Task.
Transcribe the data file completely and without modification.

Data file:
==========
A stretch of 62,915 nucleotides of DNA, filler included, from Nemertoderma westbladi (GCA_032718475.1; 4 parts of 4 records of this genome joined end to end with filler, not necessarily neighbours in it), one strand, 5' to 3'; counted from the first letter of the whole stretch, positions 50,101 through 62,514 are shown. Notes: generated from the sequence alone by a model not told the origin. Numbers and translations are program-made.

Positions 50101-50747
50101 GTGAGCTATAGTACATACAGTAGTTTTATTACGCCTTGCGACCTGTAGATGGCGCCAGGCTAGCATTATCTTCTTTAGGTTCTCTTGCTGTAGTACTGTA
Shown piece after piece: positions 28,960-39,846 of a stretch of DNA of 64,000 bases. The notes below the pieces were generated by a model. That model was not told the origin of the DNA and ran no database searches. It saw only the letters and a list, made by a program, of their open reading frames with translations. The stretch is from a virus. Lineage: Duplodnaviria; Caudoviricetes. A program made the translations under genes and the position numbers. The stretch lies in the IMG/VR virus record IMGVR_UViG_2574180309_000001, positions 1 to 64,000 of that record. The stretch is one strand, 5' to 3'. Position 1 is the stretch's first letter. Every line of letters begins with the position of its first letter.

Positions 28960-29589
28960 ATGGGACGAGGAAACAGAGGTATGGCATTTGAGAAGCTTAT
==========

A stretch of 62,915 nucleotides of DNA, filler included, from Nemertoderma westbladi (GCA_032718475.1; 4 parts of 4 records of this genome joined end to end with filler, not necessarily neighbours in it), one strand, 5' to 3'; counted from the first letter of the whole stretch, positions 50,101 through 62,514 are shown. Notes: generated from the sequence alone by a model not told the origin. Numbers and translations are program-made.

Positions 50101-50747
50101 GTGAGCTATAGTACATACAGTAGTTTTATTACGCCTTGCGACCTGTAGATGGCGCCAGGCTAGCATTATCTTCTTTAGGTTCTCTTGCTGTAGTACTGTA
Shown piece after piece: positions 28,960-39,846 of a stretch of DNA of 64,000 bases. The notes below the pieces were generated by a model. That model was not told the origin of the DNA and ran no database searches. It saw only the letters and a list, made by a program, of their open reading frames with translations. The stretch is from a virus. Lineage: Duplodnaviria; Caudoviricetes. A program made the translations under genes and the position numbers. The stretch lies in the IMG/VR virus record IMGVR_UViG_2574180309_000001, positions 1 to 64,000 of that record. The stretch is one strand, 5' to 3'. Position 1 is the stretch's first letter. Every line of letters begins with the position of its first letter.

Positions 28960-29589
28960 ATGGGACGAGGAAACAGAGGTATGGCATTTGAGAAGCTTAT